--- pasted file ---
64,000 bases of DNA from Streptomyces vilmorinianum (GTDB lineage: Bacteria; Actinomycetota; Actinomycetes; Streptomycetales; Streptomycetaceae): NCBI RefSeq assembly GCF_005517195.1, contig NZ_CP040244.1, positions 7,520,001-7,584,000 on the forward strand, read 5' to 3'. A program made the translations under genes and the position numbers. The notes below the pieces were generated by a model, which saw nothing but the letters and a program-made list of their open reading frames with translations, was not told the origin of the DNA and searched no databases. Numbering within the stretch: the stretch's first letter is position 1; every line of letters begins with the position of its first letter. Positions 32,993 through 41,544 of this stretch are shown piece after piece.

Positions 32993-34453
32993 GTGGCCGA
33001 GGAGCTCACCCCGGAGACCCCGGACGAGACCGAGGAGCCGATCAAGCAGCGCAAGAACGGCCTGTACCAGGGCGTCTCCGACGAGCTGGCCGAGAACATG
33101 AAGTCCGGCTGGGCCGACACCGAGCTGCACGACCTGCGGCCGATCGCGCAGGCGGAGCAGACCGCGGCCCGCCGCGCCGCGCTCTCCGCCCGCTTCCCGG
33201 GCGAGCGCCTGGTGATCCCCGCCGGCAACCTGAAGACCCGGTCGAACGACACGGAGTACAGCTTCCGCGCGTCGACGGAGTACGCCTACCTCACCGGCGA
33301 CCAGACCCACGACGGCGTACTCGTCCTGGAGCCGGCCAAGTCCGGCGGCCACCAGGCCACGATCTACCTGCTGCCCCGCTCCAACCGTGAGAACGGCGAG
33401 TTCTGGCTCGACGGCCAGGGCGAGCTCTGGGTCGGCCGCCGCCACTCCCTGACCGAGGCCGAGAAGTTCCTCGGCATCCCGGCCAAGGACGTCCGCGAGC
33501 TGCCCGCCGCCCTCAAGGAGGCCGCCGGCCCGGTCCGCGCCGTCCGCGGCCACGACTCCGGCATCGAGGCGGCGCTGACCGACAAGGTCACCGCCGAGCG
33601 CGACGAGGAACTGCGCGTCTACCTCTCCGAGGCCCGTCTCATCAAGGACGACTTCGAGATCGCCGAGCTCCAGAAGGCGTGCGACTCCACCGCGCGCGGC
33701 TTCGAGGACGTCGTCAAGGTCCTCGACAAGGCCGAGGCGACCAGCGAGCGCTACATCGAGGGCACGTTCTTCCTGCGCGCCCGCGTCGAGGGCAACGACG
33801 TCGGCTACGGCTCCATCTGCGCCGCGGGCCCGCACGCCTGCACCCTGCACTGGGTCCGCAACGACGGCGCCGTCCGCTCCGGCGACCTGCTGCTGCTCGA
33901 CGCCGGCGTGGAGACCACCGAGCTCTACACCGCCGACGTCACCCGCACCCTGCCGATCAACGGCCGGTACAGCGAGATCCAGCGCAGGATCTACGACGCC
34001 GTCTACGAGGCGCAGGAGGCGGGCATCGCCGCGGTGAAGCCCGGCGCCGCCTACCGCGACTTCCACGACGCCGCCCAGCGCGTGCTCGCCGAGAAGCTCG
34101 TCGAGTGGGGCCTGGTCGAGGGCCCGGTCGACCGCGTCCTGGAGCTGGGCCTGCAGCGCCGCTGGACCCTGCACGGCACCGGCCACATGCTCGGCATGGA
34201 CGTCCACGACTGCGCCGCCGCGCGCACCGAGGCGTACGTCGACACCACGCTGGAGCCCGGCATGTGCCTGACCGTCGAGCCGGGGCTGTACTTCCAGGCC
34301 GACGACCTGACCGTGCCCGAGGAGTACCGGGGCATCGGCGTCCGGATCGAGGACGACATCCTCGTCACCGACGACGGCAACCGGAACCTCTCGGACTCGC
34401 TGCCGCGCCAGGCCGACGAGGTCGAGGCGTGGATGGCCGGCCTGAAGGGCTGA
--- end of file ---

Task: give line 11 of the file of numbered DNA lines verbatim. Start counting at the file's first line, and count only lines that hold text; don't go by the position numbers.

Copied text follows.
33701 TTCGAGGACGTCGTCAAGGTCCTCGACAAGGCCGAGGCGACCAGCGAGCGCTACATCGAGGGCACGTTCTTCCTGCGCGCCCGCGTCGAGGGCAACGACG